IT professionals are rarely braggarts when it comes to showing off their achievements. Like BHP, they tend to be the quiet achievers.
It is a profession of people that tend to beaver away in the background, diligently transforming organizations and improving business processes without even the faintest glimpse of a strut or the usual chest-beating played out in so many executive suites. And there's nothing wrong with that ... sometimes. But honey, let's face it, there is the odd occasion when ya just gotta flaunt it!
Business executives never hesitate to let you know when IT isn't delivering, but little is said when it's all smooth sailing right?
So when you do deliver, let it be known you are the captain of the ship. A doubtful disposition will get you nowhere.
When you look at the Australian IT industry, as a whole, it isn't exactly prone to showcasing its wares. We have traditionally left that to the vendors because showcasing is the lifeblood of their business.
But would you really rate yourself a six out of 10? That's the scorecard of Australian Computer Society (ACS) president Philip Argy, who this week said the industry needs to raise the bar to keep pace internationally. He makes the point that IT needs to be more 'overtly' professional. (Psst ... no more covert activities please).
While I agree IT professionals do need to engage in a little more self-promotion, I truly believe you rate higher than a crummy six.
That's a tough score. And when it comes to assessing performance, shareholders win hands down. Oh, how they love to scrutinize the the corprate kitty.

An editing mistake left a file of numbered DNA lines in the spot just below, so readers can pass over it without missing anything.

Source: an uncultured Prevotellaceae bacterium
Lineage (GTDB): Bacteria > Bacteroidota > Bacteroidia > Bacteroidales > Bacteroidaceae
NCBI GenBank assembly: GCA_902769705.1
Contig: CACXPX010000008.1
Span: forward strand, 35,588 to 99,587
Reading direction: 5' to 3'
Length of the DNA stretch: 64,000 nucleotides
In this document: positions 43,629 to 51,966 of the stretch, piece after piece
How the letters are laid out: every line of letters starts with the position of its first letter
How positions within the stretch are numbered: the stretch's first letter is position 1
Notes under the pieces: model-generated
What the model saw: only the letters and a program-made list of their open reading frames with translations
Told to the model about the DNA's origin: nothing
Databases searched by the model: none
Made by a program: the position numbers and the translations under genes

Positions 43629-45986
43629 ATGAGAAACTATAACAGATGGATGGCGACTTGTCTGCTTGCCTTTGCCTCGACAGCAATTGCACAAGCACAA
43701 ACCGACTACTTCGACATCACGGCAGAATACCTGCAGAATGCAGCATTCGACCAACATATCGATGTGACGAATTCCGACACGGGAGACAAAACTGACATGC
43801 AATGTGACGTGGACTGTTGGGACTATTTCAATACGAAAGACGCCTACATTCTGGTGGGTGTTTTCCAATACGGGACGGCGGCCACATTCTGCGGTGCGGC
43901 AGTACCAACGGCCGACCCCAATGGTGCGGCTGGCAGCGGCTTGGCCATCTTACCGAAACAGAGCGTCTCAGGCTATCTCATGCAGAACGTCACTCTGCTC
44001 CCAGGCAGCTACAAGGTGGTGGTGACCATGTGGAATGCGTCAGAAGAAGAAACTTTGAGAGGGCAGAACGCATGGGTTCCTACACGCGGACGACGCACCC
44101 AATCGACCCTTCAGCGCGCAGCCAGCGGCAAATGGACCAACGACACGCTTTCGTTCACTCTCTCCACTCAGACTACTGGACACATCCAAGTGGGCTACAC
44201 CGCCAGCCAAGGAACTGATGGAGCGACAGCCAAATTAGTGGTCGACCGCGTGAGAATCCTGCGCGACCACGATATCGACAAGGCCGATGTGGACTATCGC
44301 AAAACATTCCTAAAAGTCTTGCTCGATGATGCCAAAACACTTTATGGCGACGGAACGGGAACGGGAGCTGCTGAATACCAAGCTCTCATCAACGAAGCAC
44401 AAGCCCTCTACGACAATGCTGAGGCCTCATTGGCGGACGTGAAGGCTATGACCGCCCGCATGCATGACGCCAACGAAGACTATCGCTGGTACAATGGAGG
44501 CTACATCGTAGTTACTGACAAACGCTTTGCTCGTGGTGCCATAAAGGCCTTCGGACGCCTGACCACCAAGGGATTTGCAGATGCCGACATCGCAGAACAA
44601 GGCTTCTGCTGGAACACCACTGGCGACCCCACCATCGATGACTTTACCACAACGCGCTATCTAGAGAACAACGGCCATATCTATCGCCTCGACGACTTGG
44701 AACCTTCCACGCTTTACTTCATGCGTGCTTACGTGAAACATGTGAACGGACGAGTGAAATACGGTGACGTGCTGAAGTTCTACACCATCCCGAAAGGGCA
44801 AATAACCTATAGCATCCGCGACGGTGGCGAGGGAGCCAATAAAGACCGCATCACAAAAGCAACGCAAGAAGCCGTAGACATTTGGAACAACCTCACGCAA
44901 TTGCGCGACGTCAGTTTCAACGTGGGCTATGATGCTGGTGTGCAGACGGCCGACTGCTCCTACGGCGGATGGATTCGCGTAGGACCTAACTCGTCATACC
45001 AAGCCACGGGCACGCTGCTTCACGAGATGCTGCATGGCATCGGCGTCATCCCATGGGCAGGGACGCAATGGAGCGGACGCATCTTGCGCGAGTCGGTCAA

One enterprise that will be expected to deliver is the Commonwealth Bank when it details its half-yearly net profit and the ongoing results of its IT transformation program this week. The $1.5 billion transformation program wraps up in September and has so far involved the loss of 2400 jobs, the retraining of more than 30,000 staff and the rollout of new IT systems.
On the vendor side this week, there's plenty of talent coming to town. They are arriving in droves for a hardware hugfest taking place in Melbourne.
Or, as it's officially called, Sun Microsystems' Data Centre and Storage Symposium which will feature the company's VP John Fowler.
But the biggest red carpet arrival is that of former Hewlett-Packard CEO Carly Fiorina, who successfully led HP's controversial acquisition of Compaq in 2002. Fiorina will be accompanied by former US president Bill Clinton doing the speaker circuit as part of the Global Business Forum.
No doubt Fiorina will be spruiking her memoirs which are being published by the Penguin Group and due out late 2006. Fiorina rose from secretary to six-time topper of Fortune Magazine's 50 Most Powerful Women in Business list. Quite an achievement. But what's your scorecard?
How do you think Australia's IT industry rates? Please send your scores through and I will publish the results in coming weeks. E-mails to email@example.com